Once On A Time, Wikipedia tells us, is the title of a fairy tale created by A. A. Milne, written in 1917. I remember being baffled by it as a child, feeling as though it wasn’t really for me. But the title stuck, and I was searching for one for this opener, so I thought what the heck, and the table of contents already having gone to the printer, now I am stuck with it.
Milne’s own introduction to the book begins with the words “‘This is an odd book” by the way, and I suppose the same thing could be said of this, and indeed every, summer issue of The WholeNote, covering, as it does a full three months rather than our more usual monthly cycle.
Once on a time we used to do a June issue like the others and then follow it with a combined July/August only. But as global warping has steadily played havoc with when the regular season ends and the lazy, hazy days of summer start, it has become increasingly difficult to neatly define where one stops and the other starts. Add to all this the explosion of summer events, large and small, and the task of laying it all out in orderly fashion for you, the reader becomes well-nigh impossible; and giving editorial credit where it is due, to the explosion of creative and communal summer music becomes a depressingly arbitrary exercise.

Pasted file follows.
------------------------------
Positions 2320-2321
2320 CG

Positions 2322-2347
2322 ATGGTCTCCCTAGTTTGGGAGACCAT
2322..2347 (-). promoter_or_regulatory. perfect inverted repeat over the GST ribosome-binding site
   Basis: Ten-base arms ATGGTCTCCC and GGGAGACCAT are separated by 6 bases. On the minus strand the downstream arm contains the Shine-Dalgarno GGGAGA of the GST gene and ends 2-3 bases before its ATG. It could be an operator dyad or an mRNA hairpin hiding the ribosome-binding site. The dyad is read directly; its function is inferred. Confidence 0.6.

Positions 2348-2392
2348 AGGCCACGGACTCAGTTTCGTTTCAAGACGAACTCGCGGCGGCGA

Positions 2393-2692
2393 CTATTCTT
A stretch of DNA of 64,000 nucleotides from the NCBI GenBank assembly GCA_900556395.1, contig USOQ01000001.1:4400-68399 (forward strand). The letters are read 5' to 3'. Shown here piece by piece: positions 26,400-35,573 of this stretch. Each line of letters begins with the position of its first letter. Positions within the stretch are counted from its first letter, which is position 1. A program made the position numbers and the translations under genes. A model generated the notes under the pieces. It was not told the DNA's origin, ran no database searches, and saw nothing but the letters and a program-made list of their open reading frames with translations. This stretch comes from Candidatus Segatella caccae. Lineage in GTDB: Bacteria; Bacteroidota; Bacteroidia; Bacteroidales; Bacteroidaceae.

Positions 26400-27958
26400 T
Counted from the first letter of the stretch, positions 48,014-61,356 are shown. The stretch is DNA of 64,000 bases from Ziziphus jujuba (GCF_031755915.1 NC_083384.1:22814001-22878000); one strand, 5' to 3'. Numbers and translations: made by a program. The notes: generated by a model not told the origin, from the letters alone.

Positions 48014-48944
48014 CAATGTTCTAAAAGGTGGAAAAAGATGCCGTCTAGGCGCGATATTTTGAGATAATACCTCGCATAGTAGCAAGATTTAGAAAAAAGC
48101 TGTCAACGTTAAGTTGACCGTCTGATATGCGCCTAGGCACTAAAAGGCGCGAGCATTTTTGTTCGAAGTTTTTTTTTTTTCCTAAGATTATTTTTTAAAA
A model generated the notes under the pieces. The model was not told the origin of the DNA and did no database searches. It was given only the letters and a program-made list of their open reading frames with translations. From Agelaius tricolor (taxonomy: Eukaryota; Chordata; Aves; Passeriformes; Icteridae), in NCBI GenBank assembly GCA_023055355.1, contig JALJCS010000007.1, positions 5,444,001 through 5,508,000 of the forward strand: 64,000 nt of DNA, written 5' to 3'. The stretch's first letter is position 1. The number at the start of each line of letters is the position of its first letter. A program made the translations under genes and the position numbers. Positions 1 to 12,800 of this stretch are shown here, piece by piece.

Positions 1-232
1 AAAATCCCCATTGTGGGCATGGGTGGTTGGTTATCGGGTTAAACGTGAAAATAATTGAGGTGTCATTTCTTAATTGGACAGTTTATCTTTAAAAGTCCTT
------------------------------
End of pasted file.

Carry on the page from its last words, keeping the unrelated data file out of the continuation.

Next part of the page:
All is not lost though: our annual green pages guide to summer music (page 45 and following) offers tantalizing glimpses into dozens of musical events, province-wide and beyond, and ways to access detailed information for those that strike your fancy.
As for our editorial coverage, think of our writers as slightly tipsy Virgils to you, the reader’s Dante: more than happy to be your guide, but more likely to guide you down their chosen path than yours. In other words, enjoy their passion (and occasionally even humour), but take their recommendations with a healthy grain of salt, a slice of lemon and a shot of your favourite tequila.
And please, stay tuned over the coming months via our electronic media. We’ll be posting regularly to our website, updating listings as the summer goes, and publishing our between-print-cycle e-letter, HalfTones, usually only once a month, on an accelerated basis. So if you haven’t already, do consider signing on.
Back to A.A. Milne for a moment, though: I may have opened a bit of a Pandora’s box by so glibly snitching its title, because as I write this I find myself once again with the queasy feeling the book gave me as a child. The Wiki entry perhaps offers some clues: “Milne created the story to contain believable, three-dimensional characters, rather than the stereotypes which will satisfy children” it opines. “Hence it introduces us to a princess who is far from helpless; a prince who, whilst handsome, is also pompous and vain; an enchantment which is almost entirely humorous; a villain who is not entirely villainous and receives no real comeuppance; a good king who is not always good; an evil king who is not always evil, and so on.”
I thought it was supposed to be fantasy. Reads more, from this description, like the daily news.
Oh well. Take your musical comfort where you can. And we’ll see you on the other side.